I apologize for the delay in getting a new post up. This past week had a double wallop of holidays coupled with a nasty bout with the flu bug. But I’ve turned the corner on that just in time to take a peak at some intriguing new wine book releases.
Inside the Chinese Wine Industry: The Past, Present, and Future of Wine in China by Loren Mayshark (Paperback released on Nov. 7th, 2018)
There is no question that China is already a significant player on the global wine market. Its influence, particularly on pricing, is keenly felt in Bordeaux and Burgundy. As middle class consumption grows, industries like Australia have found the Chinese market to be extremely lucrative for their imports.
But for a country close to the same size as the United States, the potential for domestic production of Chinese wine is immense. The country has already surpassed Argentina, Chile and Australia to be the world’s 5th largest producer of wine.
While only 174 pages, I suspect this will be a very research heavy book. Mayshark looks to go deep into the history and culture of alcohol in China. I’m not expecting much terroir and viticultural details but this looks to be a solid intro to a country that is only going to gain prominence on the world’s wine scene.
Port and the Douro, 4th Edition by Richard Mayson (Paperback released on Nov. 26th, 2018)
Mayson’s first edition of Port and the Douro in 1999 quickly became one of the benchmark standards for understanding Port and the often overlooked dry wines of the Douro. Over the years, the text has grown from 320 pages to now 418 pages in the latest volume.
While the Port industry hasn’t quite seen a spike of interest in “Grower’s Port” like we’ve seen in Champagne, there has been more attention paid to vineyards in recent years. While still quite rare, single vineyard or single quinta Ports have been on the rise. In the preface to this latest release, Mayson notes this volume reflects that increased interest.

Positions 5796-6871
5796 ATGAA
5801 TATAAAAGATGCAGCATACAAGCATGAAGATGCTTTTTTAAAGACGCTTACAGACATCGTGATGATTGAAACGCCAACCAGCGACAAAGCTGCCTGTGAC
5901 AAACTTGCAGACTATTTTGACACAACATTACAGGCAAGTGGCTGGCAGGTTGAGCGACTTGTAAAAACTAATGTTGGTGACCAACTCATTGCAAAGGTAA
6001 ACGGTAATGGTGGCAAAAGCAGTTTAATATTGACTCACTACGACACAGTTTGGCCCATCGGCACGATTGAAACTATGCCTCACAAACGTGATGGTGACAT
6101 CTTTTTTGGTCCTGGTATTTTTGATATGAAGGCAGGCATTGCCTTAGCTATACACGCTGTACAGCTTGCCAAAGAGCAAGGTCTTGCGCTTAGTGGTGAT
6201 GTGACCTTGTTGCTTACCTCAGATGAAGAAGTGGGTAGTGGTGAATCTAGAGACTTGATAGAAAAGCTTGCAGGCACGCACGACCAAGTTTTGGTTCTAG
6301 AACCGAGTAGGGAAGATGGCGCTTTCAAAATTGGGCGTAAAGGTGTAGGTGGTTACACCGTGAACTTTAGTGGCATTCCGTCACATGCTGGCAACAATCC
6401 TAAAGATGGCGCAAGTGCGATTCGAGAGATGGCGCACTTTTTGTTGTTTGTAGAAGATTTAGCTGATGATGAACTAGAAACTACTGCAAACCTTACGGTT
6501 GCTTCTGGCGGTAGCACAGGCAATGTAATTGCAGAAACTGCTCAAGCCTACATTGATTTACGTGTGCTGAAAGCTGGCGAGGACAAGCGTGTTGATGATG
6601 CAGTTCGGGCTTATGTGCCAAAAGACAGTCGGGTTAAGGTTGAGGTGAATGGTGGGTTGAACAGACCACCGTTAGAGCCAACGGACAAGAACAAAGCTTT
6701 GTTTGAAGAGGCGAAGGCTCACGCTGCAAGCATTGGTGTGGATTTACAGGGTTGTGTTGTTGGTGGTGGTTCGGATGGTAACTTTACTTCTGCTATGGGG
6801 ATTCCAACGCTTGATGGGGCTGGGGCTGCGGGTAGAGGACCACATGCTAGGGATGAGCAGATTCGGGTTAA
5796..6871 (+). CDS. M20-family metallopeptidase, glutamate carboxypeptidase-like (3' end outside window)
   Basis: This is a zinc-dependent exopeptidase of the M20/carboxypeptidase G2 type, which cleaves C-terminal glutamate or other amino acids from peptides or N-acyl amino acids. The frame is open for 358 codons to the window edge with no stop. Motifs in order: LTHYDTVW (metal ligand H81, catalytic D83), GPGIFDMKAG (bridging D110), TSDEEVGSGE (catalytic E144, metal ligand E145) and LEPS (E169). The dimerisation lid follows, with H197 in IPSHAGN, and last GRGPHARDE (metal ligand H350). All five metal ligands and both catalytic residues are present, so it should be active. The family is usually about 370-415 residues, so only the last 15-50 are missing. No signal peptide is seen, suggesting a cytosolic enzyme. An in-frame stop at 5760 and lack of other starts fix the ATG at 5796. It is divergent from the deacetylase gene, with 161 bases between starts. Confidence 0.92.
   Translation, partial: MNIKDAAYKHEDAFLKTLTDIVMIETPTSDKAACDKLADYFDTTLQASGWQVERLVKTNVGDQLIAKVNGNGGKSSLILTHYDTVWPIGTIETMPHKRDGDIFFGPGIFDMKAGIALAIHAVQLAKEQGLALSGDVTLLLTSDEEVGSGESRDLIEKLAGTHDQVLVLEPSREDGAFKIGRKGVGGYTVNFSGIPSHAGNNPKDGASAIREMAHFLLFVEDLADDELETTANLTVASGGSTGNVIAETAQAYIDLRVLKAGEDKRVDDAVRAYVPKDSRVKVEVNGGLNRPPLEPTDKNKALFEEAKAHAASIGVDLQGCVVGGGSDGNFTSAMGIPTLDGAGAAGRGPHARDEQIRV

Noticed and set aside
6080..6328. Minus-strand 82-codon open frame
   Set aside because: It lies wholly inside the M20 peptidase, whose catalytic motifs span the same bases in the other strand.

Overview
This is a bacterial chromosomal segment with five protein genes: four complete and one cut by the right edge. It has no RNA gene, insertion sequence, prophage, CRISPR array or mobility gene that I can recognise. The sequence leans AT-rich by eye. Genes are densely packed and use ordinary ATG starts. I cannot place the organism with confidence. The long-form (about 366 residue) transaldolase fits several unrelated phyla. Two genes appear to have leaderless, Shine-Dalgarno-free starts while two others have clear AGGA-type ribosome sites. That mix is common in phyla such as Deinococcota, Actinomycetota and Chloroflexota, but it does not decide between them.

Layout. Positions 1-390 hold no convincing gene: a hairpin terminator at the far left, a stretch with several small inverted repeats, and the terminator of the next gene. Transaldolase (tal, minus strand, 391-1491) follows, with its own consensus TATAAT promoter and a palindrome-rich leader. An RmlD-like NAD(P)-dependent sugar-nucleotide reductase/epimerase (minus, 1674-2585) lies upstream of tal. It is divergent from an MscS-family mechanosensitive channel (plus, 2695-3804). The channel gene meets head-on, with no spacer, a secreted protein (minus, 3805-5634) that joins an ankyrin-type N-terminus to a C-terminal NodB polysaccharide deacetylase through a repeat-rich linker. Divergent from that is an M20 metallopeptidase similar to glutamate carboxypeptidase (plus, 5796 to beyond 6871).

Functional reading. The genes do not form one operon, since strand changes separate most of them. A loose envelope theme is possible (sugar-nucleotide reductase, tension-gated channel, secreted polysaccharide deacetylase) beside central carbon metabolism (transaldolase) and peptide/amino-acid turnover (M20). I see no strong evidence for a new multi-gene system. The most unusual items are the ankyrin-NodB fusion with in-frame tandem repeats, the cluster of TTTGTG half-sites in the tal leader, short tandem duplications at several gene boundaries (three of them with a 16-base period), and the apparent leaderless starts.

Though the big shipping houses still dominant, smaller Port producers are gaining traction. Another significant addition to Port and the Douro is an expanded chapter on producer profiles.
Acidity Management in Must and Wine by Volker Schneider and Sarah Troxell. (Hardcover to be released Dec. 17th, 2018)
This book is for hard core wine student and folks who are interested in making wine themselves.
When you are looking for winemaking texts, you have two extremes. There are the fairly simple books aimed towards home winemakers that go really light on the science (Jeff Cox’s From Vines to Wines and Jon Iverson’s Home Winemaking Step by Step are two of the better ones) or you have very dense enology textbooks like Roger Boulton’s Principles And Practices Of Winemaking.
There are not many books in the middle with Jamie Goode’s Wine Science being the closest that I’ve found.
Schneider and Troxell’s Acidity Management definitely looks to be more on the textbook side of the equation. However, looking at the pages available on Amazon’s “Look Inside” preview, I’m intrigued at how relatively digestible the science is. It’s tech heavy without being dense. I can see this being a great resource to understand more of the nitty gritty details of winemaking.
Wine Globalization: A New Comparative History edited by Kym Anderson and Vicente Pinilla. (Paperback to be released December 31st, 2018)
This book is high on my radar as I’m gearing up to tackle Unit 1 of the WSET Diploma on The Global Business of Wine. This will be my second go-around with this unit. I realize after my first attempt that a big weakness is how “US-centric” my understanding of the wine industry is.
Featuring over 20 different authors from a wide range of backgrounds, this 576 page anthology truly has a global scope. There are chapters covering traditional markets like France, Germany and the United Kingdom as well as emerging markets in Asia and South America.
Even better, the paperback edition is less than half the price of the hardback or Kindle edition. I’m definitely going to jump on this before the price changes.